DUBAI: Dubai’s bourse Sunday posted its largest one-day gain in August as small-caps surged on buying by retail investors, while Egypt rose for a fourth straight session after curfew hours were reduced. The Dubai index jumped 1.8 percent to a new 57-month high of 2,748 points as the market traded 1.29 billion shares, the highest volume since June 2009. Four small-caps hit their daily upward limits of 15 percent: Union Properties, Deyaar Development, Gulf Navigation and National Cement.
“These stocks are being driven by retail traders – some of these names should be rerated upwards because of a massive discount but at the same time, you can’t compare them to blue-chip names in the real estate sector,” said Ali Adou, portfolio manager at The National Investor.
Union Properties rose for its sixth consecutive rise. Emirates NBD, which cut its stake in the developer from around 48 percent to about 31.4 percent in the first half of this year, has in the past two weeks cut it further to 25.1 percent, stock exchange data showed.
But its selling has attracted a large number of retail buyers while Ghobash Trading & Investment, a local firm, now owns more than 5 percent of Union Properties.
“ENBD inherited the exposure to UP through a debt-to-asset swap and it will have a one-off gain from the sale,” Adou said – partly explaining recent strength in ENBD shares.
Dubai’s index is up about 68 percent year-to-date but there is still no clear technical sign of a pullback. The index is long-term bullish after July’s decisive break above major resistance on the October 2009 peak of 2,409 points; that triggered a double bottom formed by the 2009 and 2010 lows which points up to around 3,300 points in the long run.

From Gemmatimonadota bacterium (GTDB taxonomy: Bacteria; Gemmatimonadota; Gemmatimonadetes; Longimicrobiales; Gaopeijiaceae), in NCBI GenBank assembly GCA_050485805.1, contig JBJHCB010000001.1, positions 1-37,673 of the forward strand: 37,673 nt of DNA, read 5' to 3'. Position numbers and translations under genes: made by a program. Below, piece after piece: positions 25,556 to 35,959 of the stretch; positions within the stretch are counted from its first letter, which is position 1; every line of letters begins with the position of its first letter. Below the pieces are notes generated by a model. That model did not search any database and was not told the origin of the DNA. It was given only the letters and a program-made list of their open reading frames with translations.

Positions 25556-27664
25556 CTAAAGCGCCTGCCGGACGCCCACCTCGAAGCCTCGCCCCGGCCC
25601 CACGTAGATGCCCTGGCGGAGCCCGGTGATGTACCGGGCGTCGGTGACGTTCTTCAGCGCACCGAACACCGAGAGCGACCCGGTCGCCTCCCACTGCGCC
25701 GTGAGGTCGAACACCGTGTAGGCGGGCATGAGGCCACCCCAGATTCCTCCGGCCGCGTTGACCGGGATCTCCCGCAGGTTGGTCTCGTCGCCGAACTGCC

Abu Dhabi’s measure climbed 0.3 percent to its highest closing level since September 2008.
In Egypt, Cairo’s benchmark rose 0.9 percent. Egyptians and other Arab investors were net buyers of stocks, while foreigners were net sellers, bourse data shows. Large-cap Orascom telecom climbed 1.4 percent.
The army-backed government shortened a nighttime curfew by two hours Saturday, 10 days after imposing it during a crackdown on Muslim Brotherhood protesters in Cairo.
“Any political decision from the government is being reflected in the market – it’s gaining some confidence and momentum in response to the curfew being reduced,” said Mohamed Radwan, director of international sales at Pharos Securities in Cairo.
However, many analysts doubt an extended market rally is possible without concrete progress towards easing the country’s political divisions. Until then, most foreign investors may stay away.
In Saudi Arabia, the measure fell 0.8 percent, extended declines from Wednesday’s near five-year high. Investors booked gains in banking shares – the sector’s index slipped 0.5 percent – while the food and agriculture sector lost 1.6 percent.
Qatar’s index slipped 0.2 percent to 10,093 points, easing off Thursday’s near five-year high.